Electrically-charged airplanes could avoid lightning strikes
Thunderstorms are something air pilots prefer to avoid, but nonetheless it is estimated that every commercial aircraft is struck by lightning once a year. While this statistic isn't as alarming as it seems, engineers from MIT, under the sponsorship of Boeing, are looking to bring the numbers down by electrically charging airplanes to make them less attractive to lightning.
When large commercial aircraft encounter lightning strikes (which are often triggered by the plane itself) it may result in an alarming flash and bang, but very little damage usually occurs. In fact, the last airplane crash in the United States due to lightning occurred in 1967 when a strike caused a catastrophic fuel explosion.
The reason lightning strikes, while dramatic, cause so little damage is because a conventional aircraft with an aluminum alloy hull is basically a flying Faraday cage. That is, a hollow metal cylinder that's impervious to static electrical fields.
When an airplane is in the vicinity of an electrical storm, its hull develops an electrical charge, which polarizes it. One end of the plane develops a negative charge and the other a positive charge. When this charge becomes strong enough, it generates positive leaders. That is, a highly conductive flow of plasma, which is the preceding stage to a lightning strike. These leaders can close the circuit between electrically charged clouds and the ground, and a bolt of lighting passes through the plane carrying up to 300,000 amps at a billion volts.
Normally, this doesn't cause any damage due to the Faraday effect, but an airplane hull isn't uniform and there are all sorts of antennae, wires and other structures that lightning can induce an electrical current in. Interior panels can also be charged, which can then arc and damage sensitive electrical equipment. In addition, many planes today incorporate composite materials, which are less conductive than aluminum.
For decades, engineers have protected planes against lightning by installing shielding, grounds, surge suppressors, and other measures. This is especially the case in regard to the fuel tanks. In addition, aircraft made out of composites have a fine metallic mesh incorporated in them to act as a Faraday cage.
However, even though modern airplanes can survive a lightning strike with relatively little damage, such an incident can mean repairs that are especially costly for composites or, at the very least, a careful inspection of every inch of the aircraft to make sure it's still airworthy. This causes delays and costs money in an industry that already has very thin profit margins, so anything that can avoid such situations is welcome.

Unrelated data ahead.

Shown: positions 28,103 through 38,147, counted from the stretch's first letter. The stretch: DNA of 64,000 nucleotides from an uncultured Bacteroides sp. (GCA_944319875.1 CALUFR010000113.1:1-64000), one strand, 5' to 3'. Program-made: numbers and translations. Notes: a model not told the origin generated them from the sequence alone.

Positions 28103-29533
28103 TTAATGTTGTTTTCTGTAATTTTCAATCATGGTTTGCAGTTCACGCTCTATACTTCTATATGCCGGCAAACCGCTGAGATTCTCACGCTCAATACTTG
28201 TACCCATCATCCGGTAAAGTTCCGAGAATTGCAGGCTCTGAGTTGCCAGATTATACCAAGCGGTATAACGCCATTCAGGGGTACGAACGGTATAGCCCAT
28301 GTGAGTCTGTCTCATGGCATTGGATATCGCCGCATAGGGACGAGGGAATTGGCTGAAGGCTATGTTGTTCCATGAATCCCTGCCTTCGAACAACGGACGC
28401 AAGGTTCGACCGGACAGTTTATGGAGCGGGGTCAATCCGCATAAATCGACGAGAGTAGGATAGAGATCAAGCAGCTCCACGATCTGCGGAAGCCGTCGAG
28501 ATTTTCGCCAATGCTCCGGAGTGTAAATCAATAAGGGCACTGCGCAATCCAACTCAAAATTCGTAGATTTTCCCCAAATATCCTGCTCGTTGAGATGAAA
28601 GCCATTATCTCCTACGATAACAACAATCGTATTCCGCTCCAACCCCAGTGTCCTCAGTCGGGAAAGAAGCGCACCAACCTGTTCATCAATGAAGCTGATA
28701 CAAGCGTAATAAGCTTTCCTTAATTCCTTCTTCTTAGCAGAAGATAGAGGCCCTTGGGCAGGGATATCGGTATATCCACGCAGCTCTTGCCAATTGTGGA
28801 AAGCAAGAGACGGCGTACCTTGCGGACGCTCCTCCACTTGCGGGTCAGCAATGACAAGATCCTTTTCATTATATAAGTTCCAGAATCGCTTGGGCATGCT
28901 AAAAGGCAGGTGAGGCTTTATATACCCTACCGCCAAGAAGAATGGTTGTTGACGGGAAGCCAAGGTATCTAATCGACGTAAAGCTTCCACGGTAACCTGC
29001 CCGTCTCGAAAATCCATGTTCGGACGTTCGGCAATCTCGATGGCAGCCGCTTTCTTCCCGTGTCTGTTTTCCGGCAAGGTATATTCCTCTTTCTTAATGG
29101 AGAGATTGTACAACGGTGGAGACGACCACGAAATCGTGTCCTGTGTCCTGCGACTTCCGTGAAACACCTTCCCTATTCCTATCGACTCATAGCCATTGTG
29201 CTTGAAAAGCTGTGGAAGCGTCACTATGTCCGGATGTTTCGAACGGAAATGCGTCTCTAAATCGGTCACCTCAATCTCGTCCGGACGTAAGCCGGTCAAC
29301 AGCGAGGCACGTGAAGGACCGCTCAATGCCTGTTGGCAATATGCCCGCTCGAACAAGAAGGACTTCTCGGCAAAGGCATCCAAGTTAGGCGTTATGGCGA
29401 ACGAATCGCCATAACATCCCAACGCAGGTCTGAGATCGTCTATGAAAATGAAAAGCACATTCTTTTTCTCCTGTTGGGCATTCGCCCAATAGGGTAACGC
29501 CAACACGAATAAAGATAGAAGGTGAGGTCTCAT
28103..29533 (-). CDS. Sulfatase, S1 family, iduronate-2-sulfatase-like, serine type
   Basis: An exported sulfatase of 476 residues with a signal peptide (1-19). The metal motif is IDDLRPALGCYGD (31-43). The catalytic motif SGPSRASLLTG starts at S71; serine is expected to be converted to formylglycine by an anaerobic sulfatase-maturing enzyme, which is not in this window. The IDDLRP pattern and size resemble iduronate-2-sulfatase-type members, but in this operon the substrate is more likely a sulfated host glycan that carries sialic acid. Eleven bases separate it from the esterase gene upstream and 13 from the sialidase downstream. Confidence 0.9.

The MIT idea is to avoid lightning strikes by putting a temporary negative electric charge on a plane as a way of dampening any build up of a positive charge. This prevents the overall charge from reaching a critical level and starting a lightning strike. This would be done though an automated system of sensors and actuators fed by small power supplies. The sensors would detect any build up of an electric charge and the actuators would send out a counter charge not much stronger than that needed to light a light bulb.
The MIT researchers developed a mathematical model of an aircraft-triggered lightning strike that shows how the leaders appear at opposite points on the plane and how these evolve into a lightning strike. They found that by charging the airplane, the ambient electrical field had to be 50 percent stronger to produce a leader – greatly reducing the chance of a strike.
"We're trying to make the aircraft as invisible to lightning as possible," says Jaime Peraire, head of MIT's Department of Aeronautics and Astronautics. "Aside from this technological solution, we are working on modeling the physics behind the process. This is a field where there was little understanding, and this is really an attempt at creating some understanding of aircraft-triggered lightning strikes, from the ground up."
The team is currently looking into how feasible the idea is in practice. Graduate student Theodore Mouratidis is conducting tests on a metal sphere a in MIT's Wright Brothers Wind Tunnel, and the hope is to soon go on to more realistic experiments by flying drones through actual thunderstorms. One particular obstacle is how to make the system respond fast enough in storm conditions.
"The scenario we can take care of is flying into an area where there are storm clouds, and the storm clouds produce an intensification of the electric field in the atmosphere," says Emeritus Professor Manuel Martinez-Sanchez. "That can be sensed and measured on board, and we can claim that for such relatively slow-developing events, you can charge a plane and adapt in real time. That is quite feasible."
The research was published in the American Institute of Aeronautics and Astronautics Journal.